The Root Canal Procedure
The actual root canal treatment consists of removing and disinfecting the space in the tooth where the nerve and blood vessels may be inflamed and infected. Using our highly specialized instruments ensures that we can visually inspect all aspects of your tooth to help ensure the best outcome.
After we determine the space is clean we fill the root with a bio- active filling (a filling that your body loves and will promote your body to heal that space).
After the procedure is completed we will take a final x-ray to ensure the quality of our work. We will work with your dentist to determine if we will place a temporary or permanent filling in that space.
Is this going to hurt?
The root canal itself will not cause pain, but if you are experiencing pain prior to the procedure, you may likely experience discomfort after.
How long does a root canal take?
Our office was designed solely to perform root canals, which allows us to minimize the amount of time the procedure takes while increasing the success rate of your root canal. Depending on the tooth your average root canal appointment is 90 minutes.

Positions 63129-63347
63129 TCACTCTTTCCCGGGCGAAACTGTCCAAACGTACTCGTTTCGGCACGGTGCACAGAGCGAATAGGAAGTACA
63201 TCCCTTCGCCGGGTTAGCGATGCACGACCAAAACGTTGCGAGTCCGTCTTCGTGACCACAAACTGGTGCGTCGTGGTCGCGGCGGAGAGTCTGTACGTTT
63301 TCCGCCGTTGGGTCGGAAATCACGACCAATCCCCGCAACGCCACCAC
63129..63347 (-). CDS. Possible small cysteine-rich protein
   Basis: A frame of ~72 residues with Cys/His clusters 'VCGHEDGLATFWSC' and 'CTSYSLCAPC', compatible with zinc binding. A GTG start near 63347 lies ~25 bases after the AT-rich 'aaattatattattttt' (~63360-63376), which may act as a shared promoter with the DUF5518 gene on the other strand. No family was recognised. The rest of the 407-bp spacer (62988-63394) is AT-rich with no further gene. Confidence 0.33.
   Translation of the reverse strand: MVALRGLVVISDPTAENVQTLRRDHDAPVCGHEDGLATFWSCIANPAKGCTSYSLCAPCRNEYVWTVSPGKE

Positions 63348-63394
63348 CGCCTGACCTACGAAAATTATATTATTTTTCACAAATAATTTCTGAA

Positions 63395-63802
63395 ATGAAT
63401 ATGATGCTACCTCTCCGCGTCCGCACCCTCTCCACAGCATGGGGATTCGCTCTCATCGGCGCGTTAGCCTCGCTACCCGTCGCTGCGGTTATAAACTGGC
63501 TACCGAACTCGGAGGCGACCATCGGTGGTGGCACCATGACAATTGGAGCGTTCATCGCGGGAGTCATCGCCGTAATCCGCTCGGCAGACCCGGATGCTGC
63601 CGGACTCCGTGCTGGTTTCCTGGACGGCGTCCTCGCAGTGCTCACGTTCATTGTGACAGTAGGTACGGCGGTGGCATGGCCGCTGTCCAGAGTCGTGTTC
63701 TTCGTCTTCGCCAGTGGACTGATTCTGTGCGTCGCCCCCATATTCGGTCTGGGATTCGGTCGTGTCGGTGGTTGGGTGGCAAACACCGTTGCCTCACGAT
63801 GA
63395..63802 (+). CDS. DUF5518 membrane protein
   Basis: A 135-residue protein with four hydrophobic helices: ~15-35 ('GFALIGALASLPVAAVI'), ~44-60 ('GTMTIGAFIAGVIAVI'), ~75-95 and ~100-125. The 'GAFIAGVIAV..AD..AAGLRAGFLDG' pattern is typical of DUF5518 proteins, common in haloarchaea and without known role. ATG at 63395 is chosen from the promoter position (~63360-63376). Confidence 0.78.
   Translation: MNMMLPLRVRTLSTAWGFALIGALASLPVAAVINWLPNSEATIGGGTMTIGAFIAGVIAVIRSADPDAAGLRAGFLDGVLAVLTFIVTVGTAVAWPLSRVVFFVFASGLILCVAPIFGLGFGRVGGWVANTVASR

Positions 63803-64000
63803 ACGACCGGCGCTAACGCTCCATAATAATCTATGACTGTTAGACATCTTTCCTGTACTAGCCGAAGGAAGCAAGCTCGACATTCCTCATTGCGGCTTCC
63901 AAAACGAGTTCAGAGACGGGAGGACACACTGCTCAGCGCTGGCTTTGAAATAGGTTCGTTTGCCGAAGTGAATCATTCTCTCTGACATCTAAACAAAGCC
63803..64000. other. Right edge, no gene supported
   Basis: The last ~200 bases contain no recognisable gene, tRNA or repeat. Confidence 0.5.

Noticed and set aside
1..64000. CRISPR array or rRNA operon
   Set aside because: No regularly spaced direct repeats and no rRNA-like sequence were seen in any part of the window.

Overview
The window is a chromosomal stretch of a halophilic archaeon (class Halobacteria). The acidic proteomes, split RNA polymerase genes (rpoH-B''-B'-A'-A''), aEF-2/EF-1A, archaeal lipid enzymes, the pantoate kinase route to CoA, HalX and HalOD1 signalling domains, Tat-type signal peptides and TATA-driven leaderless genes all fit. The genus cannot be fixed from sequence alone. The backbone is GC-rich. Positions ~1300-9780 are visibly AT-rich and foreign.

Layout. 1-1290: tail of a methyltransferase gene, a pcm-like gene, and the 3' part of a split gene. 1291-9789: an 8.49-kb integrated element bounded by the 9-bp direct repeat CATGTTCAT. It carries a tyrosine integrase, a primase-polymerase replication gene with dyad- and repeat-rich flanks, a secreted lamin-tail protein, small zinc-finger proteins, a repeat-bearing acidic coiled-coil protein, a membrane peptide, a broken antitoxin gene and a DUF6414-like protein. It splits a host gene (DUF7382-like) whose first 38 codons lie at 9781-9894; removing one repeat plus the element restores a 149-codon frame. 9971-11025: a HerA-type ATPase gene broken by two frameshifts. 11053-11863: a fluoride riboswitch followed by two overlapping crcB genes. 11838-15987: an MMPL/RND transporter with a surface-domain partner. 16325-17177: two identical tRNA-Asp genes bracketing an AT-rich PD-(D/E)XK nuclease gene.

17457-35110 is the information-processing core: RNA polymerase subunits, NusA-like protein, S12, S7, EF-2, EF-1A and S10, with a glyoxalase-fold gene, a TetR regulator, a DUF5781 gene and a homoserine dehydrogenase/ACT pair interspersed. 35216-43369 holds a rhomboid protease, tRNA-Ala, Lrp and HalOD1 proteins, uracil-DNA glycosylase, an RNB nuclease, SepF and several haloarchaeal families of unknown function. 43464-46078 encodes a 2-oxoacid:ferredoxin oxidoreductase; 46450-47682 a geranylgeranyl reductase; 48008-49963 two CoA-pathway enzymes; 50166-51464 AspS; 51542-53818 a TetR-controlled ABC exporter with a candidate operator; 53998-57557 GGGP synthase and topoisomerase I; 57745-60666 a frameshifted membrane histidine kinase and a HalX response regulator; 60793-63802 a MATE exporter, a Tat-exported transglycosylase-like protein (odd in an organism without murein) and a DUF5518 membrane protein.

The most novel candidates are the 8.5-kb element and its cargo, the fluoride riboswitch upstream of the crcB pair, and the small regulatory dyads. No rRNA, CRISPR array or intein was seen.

Do I need to miss a day of work/school?
Typically no, the procedure itself is very straightforward. However, if the infection itself is causing a large amount of discomfort prior to your root canal appointment, you may want to take the day off after you have your root canal to let your body heal.
Do you use anesthesia?
We offer three levels of anesthesia:
Nitrous (aka laughing gas),